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Fingered Speedwell is a low-growing, hairy plant with deep blue flowers.

How to spot it

Fingered Speedwell has leaves that rarely grow longer than a centimetre and are deeply divided into parallel-fingered lobes. Its upper leaves are stalkless, whereas the lower leaves have short stalks. Its flowers are borne at the tip of the stem amongst leaf-like structures called bracts.

Where to spot it

Fingered Speedwell is restricted to just a few sites in East Anglia (Breckland) and Yorkshire. Generally an arable species, it is typically found in the margins of fields sown with winter cereals and also on fallow land or waste places. It has also been recorded in tracks, gravel pits, sand banks and disturbed parched grassland. It favours sandy calcareous or slightly acidic soils.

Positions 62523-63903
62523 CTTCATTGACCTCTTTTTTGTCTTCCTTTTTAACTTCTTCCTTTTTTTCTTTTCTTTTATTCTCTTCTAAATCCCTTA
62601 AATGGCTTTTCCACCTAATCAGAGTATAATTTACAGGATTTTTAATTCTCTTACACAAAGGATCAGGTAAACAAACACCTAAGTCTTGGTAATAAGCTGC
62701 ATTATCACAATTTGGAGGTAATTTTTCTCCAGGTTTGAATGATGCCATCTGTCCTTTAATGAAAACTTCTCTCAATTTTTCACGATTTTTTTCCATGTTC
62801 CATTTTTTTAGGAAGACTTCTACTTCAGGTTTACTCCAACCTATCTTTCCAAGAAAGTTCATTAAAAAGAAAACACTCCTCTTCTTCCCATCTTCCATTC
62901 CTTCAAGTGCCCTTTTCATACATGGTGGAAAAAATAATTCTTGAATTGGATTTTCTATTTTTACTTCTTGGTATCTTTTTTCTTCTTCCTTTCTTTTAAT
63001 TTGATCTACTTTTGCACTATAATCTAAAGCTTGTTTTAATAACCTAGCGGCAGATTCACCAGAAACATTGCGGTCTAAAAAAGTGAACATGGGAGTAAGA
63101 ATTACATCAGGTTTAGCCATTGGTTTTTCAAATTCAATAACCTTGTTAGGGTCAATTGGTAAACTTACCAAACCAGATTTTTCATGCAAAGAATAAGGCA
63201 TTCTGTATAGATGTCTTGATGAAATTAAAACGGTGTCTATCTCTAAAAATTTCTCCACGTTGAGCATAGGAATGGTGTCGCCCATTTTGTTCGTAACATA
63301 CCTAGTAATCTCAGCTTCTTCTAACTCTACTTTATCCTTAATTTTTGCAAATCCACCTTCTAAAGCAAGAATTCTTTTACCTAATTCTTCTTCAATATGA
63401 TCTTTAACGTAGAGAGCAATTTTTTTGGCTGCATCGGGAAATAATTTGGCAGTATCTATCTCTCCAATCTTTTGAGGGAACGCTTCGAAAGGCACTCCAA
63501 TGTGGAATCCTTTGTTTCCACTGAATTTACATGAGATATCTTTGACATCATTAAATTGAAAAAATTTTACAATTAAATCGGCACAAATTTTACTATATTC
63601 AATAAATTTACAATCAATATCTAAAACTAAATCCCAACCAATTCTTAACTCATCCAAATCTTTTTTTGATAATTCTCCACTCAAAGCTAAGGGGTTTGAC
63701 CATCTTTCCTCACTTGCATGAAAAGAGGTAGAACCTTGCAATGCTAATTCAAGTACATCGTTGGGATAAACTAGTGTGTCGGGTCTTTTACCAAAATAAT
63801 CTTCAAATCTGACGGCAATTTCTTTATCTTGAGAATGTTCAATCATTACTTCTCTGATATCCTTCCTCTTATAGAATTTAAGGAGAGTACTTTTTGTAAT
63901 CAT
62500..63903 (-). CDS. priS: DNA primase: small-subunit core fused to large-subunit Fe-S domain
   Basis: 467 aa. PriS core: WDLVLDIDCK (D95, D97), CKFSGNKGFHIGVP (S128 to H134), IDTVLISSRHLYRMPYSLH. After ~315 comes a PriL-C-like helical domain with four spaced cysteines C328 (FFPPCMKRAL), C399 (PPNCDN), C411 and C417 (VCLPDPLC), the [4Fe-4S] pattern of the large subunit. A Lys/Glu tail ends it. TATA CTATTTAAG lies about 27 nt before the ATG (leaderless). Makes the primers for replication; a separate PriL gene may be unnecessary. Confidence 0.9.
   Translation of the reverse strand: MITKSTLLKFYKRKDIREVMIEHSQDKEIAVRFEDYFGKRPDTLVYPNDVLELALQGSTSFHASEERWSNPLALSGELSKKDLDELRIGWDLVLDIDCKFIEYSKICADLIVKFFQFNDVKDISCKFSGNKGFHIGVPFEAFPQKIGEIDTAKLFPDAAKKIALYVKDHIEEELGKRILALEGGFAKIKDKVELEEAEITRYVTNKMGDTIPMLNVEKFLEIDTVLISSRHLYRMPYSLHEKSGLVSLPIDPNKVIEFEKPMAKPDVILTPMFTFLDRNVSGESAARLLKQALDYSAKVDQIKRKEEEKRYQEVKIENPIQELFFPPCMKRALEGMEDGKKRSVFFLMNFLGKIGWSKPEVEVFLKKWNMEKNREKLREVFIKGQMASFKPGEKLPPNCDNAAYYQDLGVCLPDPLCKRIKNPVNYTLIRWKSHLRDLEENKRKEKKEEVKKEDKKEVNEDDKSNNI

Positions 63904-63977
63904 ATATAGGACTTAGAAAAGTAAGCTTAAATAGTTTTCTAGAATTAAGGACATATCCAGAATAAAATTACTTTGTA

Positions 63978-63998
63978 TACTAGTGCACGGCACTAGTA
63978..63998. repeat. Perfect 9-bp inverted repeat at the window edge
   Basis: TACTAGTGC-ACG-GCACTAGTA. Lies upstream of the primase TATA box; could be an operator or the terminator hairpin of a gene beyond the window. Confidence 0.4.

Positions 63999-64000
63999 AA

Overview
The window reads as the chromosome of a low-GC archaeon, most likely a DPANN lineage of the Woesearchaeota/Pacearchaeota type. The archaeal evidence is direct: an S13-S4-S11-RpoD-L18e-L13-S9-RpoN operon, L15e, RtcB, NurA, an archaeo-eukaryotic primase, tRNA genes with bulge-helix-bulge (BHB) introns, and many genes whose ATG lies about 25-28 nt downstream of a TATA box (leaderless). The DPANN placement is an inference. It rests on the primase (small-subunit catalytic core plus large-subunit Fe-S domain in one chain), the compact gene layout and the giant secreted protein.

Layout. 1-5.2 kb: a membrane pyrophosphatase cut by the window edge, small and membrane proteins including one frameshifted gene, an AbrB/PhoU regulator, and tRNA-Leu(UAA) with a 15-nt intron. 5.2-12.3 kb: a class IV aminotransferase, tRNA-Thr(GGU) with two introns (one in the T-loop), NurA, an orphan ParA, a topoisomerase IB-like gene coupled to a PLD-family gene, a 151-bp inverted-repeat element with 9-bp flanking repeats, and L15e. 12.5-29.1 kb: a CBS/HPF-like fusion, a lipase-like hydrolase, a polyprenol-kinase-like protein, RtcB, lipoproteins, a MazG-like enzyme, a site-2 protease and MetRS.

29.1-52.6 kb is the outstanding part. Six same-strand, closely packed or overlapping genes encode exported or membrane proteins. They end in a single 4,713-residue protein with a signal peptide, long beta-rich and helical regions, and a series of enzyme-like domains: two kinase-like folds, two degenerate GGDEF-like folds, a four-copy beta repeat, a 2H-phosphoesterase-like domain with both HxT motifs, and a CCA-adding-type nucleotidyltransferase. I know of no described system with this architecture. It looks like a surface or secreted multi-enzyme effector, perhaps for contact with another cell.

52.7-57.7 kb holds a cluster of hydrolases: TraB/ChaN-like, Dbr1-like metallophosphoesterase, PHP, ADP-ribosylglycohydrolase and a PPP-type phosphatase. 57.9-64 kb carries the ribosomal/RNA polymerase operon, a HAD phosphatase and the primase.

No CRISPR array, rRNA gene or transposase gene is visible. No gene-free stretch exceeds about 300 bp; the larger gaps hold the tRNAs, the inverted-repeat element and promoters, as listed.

Single Fingered Speedwell flower among its bracts, surrounded by parallel-fingered lobes.

How’s it doing?

Fingered Speedwell is classified as ‘Endangered’ and is therefore considered to be facing a very high risk of extinction in the wild. It is protected under Schedule 8 of the Wildlife and Countryside Act 1981. This makes it an offence to intentionally pick, uproot or destroy any plants. The species is also listed as a priority species under the UK Biodiversity Action Plan.

What is the cause of its decline?

The main causes of the decline of Fingered Speedwell are a direct result of the intensification of arable farming. Key factors include the introduction of broad-spectrum herbicides and the high increase in nitrogen fertiliser used on modern crop systems. Several sites have also been lost to development.